Singularly, neither of the three plays was responsible for a New Orleans Saints victory Sunday.
But collectively, they epitomized the mind-set the Saints had against the Colts in their 27-21 win at Lucas Oil Stadium, which was the second consecutive win for New Orleans (3-4) and their third in four games.
A third straight Saints win on Sunday against the Giants (4-3) in the Mercedes-Benz Superdome, which would be the Saints' first three-game winning streak since Games 9-11 of the 2013 season, would lift New Orleans to .500 for the first time since this stage of the season last year, when it split its first eight games.
The first play, in the first quarter, was a successful fake field goal attempt. Backup quarterback/holder Luke McCown completed a 25-yard pass to tight end Benjamin Watson on fourth-and-9 from the Colts' 26-yard line, leading to Khiry Robinson's 1-yard touchdown run on the next play.
The second play, with the Saints leading 27-14, occurred in the fourth quarter, on third-and-8 from the Saints' 3-yard line with 8:54 left. Drew Brees threw deep down the right sideline and connected with receiver Brandin Cooks on a 47-yard pass to get the Saints off the goal line and flip the field position in a game where momentum was shifting toward Indianapolis.
The third play put the Saints in position to run out the clock. With New Orleans clinging to its 27-21 lead, on third-and-4 from the Colts' 47-yard line with 2:09 left, Brees and Marques Colston went back-shoulder throw on Colts cornerback Darius Butler for a 20-yard completion that gave New Orleans the last of its 22 first downs, and allowed Brees to kneel thrice to exhaust the remaining time.
"I think it's important that your players feel like, 'We came here to win,' " Coach Sean Payton said. "Sometimes, those calls can be aggressive and yet, there's a mind-set that has been well thought out. Each week, that can vary."
The variations put in place against the Colts all seemed perfectly timed and executed.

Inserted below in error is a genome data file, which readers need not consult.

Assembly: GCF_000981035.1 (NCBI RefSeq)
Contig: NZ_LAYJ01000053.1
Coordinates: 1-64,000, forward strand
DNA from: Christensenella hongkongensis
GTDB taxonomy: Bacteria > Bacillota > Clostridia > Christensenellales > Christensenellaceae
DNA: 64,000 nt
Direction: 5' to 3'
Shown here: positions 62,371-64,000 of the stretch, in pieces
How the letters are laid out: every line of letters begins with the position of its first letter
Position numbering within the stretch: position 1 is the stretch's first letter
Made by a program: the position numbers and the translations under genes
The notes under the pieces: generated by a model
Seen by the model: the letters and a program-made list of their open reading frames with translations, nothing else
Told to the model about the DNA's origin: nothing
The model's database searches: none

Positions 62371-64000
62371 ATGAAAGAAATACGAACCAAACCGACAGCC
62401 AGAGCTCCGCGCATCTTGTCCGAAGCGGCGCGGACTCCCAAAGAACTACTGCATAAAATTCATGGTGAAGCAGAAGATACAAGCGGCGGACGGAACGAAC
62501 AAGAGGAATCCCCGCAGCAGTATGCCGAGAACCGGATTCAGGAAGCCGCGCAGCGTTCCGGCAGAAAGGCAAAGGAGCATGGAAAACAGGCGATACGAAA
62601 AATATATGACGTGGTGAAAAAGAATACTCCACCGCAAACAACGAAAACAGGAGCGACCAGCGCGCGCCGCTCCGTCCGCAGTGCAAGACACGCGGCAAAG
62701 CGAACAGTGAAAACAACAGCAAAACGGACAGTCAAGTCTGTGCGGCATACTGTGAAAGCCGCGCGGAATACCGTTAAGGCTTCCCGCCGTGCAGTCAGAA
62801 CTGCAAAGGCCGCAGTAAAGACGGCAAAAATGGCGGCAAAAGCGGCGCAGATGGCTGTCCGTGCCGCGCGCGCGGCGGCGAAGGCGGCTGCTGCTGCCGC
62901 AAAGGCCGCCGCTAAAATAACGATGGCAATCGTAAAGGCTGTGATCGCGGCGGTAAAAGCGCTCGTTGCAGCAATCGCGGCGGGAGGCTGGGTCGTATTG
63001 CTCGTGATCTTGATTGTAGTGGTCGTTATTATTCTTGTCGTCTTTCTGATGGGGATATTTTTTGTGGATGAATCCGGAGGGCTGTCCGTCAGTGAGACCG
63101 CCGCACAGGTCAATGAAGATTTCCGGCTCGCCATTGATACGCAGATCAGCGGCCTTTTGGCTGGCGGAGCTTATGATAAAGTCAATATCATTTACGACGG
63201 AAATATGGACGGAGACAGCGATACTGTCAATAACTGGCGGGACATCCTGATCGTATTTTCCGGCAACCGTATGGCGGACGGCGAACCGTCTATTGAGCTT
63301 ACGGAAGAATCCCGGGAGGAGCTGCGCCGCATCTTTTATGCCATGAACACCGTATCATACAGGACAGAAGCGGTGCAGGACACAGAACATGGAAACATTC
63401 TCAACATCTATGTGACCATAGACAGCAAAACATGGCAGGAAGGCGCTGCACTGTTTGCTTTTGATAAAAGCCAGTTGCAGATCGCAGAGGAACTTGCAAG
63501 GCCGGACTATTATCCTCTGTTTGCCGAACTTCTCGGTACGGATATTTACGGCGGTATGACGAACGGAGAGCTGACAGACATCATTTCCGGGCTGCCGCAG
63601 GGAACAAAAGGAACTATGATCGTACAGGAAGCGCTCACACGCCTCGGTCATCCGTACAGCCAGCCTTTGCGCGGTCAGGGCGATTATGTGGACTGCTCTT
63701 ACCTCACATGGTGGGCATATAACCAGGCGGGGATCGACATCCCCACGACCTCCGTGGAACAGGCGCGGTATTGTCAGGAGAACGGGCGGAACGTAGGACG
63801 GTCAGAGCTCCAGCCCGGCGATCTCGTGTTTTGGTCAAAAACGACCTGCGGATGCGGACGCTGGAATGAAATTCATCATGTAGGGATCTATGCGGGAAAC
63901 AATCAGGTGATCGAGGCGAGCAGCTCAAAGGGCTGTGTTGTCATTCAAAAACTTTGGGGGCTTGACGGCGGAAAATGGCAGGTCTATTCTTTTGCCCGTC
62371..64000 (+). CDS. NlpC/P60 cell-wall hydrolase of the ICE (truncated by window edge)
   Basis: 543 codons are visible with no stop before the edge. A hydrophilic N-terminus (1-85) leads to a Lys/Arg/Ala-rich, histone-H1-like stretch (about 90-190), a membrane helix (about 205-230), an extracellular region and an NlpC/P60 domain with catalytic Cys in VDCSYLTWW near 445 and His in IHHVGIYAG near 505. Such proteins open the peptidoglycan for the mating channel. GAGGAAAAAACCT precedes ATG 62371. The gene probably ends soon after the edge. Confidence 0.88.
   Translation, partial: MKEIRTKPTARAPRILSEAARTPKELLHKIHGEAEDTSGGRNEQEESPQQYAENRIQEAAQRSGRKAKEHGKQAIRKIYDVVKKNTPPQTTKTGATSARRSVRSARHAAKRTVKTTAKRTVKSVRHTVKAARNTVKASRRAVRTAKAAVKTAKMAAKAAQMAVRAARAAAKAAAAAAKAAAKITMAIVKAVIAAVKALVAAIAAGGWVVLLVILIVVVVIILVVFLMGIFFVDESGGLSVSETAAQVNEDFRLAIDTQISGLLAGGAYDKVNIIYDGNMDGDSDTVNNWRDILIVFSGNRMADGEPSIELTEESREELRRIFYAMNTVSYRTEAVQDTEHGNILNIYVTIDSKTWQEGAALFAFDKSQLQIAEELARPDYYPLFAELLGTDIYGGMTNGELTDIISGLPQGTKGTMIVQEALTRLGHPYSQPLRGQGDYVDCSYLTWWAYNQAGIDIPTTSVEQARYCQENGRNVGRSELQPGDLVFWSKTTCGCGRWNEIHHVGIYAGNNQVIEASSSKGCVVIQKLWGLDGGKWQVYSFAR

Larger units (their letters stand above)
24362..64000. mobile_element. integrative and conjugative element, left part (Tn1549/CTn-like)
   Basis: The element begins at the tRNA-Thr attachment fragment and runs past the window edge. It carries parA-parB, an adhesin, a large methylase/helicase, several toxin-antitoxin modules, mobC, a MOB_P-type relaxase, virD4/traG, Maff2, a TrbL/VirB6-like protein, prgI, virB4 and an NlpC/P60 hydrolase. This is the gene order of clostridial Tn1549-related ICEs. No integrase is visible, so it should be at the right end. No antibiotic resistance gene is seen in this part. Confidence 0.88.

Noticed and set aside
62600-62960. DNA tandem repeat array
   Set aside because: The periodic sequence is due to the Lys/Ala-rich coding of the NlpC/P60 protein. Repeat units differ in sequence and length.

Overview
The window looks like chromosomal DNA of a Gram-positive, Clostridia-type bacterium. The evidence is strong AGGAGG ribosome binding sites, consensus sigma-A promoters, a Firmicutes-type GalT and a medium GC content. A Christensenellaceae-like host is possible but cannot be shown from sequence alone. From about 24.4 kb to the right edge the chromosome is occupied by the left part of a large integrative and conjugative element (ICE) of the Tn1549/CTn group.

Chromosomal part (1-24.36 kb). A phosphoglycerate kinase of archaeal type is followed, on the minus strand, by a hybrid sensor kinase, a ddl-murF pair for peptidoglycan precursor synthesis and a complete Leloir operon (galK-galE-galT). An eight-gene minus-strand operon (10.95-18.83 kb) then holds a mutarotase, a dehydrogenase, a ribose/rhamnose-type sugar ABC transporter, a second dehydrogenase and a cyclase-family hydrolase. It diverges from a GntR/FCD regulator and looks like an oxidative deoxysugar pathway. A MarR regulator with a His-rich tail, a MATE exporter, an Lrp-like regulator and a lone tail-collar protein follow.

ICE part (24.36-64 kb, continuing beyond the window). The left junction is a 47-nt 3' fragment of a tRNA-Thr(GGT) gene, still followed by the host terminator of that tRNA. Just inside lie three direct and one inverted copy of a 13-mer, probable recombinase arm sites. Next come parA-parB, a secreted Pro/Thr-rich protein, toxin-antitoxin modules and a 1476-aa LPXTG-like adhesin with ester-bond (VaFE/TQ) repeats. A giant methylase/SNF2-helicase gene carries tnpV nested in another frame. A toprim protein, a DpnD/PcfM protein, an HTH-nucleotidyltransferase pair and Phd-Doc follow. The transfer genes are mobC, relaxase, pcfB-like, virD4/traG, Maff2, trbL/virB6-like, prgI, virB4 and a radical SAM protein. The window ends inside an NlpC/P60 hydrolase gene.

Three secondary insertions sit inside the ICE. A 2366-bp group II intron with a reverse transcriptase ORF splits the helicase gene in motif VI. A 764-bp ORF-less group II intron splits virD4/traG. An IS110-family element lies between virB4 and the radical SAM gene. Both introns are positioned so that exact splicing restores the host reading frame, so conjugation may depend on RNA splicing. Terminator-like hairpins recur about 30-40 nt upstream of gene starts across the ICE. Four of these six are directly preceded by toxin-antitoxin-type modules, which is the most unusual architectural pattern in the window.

"I think the calls were the best opportunity we had to win the game," center Max Unger said. "I think we're going to call plays that put us in the best position that we can be in when the game is on the line. So we dialed it up, and two guys made a heck of a play to seal the game at the end."
Specifically, Unger was referring to Colston's catch. And it was a daring, yet comfortable, call.
Colston and Brees tirelessly have worked to develop their chemistry in 10 seasons together, so the call for a pass on third-and-4, even at that stage of the game, was a safe call for the Saints. It helped that, at 6 feet 4, Colston possessed a sizeable physical advantage over Butler (5-10).
"It was big," Payton said. "The thing that (Colston) has done great over his career is, above his shoulders he has caught passes in front, behind or even well behind, purposely, and it's a strength of his. Yesterday, that very same thing happened.
"He's at the inside slot position and he's matched up bump-and-run and he essentially works a wide fade with the outside receiver coming underneath. Drew did a real good job of locating the ball on a high-point, back-shoulder throw. Marques reaches up and he's got a smaller defender covering him.
"You look at that play and it's almost, for those two, like completing a curl route as opposed to a 'Go' route. It was good to see the finish, him able to come down and secure the ball. At that point, we knew we were on a knee."
It's the kind of play and mind-set that the Saints hope will bring future opponents to their knees as New Orleans continues to ascend from its 1-4 start.
"(A 1-4 record) is not where you want to be, and I think we kind of realized that you can't go out there and not just cut it loose," Unger said. "I thought we were playing a lot looser.
"It's one of those things where you have to trust your gameplan and your talent. We know the talent is there, it's just our ability to go out there and execute the gameplan and do it with total confidence. I thought we did a pretty good job of that this last game."